Anyway, using the Katch-McArdle formula and a reasonable activity multiplier, this puts Jane’s maintenance calories at about 1900-2000 calories a day or so.
(Update: I just re-read Evelyn Kocur’s – who is absolutely brilliant by the way – article on a similar subject matter, and she seems to come to a similar conclusion.)
When someone like Jane comes to me, I always guess the following things to be true, and I’m right with eerily high accuracy.
- She’s a binge eater.
- She does a ton of cardio. This might actually be required to keep the weight off.
- She tries to eat a diet low in carbohydrates.
- Caloric consumption on non-binge days is alarmingly low.
Basically Jane is working with extremely slim margins. That, combined with the fact that it’s incredibly difficult for women to gauge linear, week-to-week weight loss, and you have someone who aggressively cuts carbohydrates, does long bouts of cardio, plummets their caloric output (relatively speaking), craves food insatiably, and inevitably develops a yoyo dieting pattern.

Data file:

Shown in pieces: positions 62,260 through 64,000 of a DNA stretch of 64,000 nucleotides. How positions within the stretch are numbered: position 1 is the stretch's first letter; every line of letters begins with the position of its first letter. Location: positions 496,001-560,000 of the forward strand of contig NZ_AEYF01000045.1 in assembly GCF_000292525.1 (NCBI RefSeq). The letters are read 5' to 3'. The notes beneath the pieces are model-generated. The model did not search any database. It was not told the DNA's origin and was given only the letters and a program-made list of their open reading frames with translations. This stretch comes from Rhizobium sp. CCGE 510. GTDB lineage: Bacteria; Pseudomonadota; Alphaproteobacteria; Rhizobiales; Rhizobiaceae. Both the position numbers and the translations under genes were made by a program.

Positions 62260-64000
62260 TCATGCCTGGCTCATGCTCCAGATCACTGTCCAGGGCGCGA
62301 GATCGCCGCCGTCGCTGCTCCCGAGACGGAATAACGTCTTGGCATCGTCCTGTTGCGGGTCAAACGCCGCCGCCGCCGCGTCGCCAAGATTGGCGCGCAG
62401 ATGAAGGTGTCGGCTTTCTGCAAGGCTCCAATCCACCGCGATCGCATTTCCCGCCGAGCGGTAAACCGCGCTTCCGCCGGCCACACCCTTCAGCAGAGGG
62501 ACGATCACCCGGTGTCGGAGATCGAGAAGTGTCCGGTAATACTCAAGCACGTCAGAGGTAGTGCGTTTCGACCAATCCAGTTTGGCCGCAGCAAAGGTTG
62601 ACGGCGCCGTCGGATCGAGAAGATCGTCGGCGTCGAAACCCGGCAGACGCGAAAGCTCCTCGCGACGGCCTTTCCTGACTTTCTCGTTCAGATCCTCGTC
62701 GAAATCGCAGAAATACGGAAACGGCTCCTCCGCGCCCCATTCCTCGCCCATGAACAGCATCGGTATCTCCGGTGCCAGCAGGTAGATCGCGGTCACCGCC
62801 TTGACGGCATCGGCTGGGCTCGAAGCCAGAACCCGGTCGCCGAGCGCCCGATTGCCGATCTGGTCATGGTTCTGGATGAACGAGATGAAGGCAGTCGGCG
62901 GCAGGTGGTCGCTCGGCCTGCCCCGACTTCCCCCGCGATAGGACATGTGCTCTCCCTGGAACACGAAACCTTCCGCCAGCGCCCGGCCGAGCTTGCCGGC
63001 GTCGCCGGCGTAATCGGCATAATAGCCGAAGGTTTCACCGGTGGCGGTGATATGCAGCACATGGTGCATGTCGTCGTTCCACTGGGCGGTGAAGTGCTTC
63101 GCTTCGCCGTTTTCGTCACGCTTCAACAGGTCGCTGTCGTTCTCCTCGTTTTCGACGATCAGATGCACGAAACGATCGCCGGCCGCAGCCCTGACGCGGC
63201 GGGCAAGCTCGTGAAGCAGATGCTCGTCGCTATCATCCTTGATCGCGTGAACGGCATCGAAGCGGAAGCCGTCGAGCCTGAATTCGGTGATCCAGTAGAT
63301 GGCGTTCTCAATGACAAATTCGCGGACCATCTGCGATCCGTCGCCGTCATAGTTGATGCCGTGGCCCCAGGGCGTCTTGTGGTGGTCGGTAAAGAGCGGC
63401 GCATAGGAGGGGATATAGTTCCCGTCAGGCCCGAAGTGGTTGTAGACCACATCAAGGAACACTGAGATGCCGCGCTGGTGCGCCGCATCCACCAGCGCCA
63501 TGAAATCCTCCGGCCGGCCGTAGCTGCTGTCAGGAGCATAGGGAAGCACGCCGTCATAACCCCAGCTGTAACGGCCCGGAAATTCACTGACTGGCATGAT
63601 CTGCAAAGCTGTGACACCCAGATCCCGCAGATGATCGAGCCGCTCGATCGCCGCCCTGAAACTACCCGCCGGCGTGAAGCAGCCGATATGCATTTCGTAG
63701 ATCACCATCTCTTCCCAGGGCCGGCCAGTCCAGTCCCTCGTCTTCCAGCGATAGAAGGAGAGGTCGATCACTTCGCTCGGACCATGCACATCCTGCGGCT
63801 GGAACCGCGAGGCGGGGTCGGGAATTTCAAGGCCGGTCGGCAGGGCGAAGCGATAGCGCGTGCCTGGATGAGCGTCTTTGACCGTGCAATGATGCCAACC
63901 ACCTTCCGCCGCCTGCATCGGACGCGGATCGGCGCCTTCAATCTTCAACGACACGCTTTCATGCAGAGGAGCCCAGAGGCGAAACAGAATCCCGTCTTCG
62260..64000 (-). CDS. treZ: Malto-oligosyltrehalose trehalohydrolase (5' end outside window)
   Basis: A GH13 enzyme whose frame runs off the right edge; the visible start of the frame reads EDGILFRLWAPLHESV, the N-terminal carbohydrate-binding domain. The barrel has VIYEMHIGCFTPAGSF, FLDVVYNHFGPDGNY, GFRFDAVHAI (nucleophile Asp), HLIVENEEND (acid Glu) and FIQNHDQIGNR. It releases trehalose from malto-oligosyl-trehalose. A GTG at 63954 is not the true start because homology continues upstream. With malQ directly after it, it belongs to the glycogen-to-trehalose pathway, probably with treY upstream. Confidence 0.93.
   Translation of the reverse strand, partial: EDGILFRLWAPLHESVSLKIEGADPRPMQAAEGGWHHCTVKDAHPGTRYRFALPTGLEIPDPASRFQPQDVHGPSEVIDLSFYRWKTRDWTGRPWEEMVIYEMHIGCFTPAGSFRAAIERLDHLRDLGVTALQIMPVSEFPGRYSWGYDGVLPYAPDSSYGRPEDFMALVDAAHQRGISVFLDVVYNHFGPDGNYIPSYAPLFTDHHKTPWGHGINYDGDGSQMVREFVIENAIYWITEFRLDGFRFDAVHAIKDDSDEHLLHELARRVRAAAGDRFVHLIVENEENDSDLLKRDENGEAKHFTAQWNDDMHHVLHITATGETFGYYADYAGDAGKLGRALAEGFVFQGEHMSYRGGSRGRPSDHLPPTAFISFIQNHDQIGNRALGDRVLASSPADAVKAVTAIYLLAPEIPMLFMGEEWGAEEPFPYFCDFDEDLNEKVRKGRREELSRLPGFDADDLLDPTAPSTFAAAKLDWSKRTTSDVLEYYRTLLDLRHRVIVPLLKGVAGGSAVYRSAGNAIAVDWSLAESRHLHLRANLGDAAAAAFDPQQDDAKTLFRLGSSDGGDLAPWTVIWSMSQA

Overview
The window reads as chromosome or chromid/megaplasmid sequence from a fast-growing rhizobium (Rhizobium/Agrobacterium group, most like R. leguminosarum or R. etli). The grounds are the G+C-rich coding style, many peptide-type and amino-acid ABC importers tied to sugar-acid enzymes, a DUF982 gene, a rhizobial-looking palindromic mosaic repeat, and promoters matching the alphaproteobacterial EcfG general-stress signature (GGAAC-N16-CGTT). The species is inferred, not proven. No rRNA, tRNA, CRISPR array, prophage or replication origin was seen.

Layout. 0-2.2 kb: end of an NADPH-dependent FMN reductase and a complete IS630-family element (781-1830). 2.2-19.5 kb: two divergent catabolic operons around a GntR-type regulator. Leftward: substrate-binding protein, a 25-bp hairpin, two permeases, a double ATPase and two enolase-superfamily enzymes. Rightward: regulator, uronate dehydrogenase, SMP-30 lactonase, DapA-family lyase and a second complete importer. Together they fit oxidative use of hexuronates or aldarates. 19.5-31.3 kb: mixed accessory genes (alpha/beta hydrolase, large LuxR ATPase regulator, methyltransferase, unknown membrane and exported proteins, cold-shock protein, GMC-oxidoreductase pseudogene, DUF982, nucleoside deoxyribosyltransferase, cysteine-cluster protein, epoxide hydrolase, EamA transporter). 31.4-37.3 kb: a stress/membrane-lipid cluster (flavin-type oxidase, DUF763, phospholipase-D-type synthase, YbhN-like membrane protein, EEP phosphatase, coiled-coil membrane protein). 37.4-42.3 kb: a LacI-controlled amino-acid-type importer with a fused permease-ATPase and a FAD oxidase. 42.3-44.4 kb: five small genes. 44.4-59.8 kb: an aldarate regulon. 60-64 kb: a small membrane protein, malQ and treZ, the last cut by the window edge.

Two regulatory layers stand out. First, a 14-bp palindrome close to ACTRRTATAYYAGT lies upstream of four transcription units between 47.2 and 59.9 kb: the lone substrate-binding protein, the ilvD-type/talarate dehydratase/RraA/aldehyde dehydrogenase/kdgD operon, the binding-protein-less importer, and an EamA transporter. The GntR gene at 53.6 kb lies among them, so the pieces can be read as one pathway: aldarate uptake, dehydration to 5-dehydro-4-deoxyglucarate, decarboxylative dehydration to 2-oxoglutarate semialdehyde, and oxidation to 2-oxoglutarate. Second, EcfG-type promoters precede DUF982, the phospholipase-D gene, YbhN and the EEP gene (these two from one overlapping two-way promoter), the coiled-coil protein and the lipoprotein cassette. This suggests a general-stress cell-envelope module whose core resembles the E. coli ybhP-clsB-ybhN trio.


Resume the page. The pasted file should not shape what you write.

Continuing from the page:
The concept of a weight loss “floor”
When I think about a client’s capacity to lose weight, I think of the concept of a “floor.” A client’s floor is the amount of weight that they can comfortably get down to before they start experiencing a bevy of stalls, hunger, and other batshit craziness.
The problem with Jane is that her floor is quite high compared to where she wants to be. It’s at 180 pounds. She could push further than that, but it would be unsustainable, as it would deplete certain finite resources – willpower, time, resources, etc.
When I see someone like Jane, my top priority is to lower her floor, and there are a few ways to go about this.
The first is that I get rid of the physiological reasons that cause her to binge eat, namely temporarily eliminating all cardio and raising caloric intake. I write more about this here.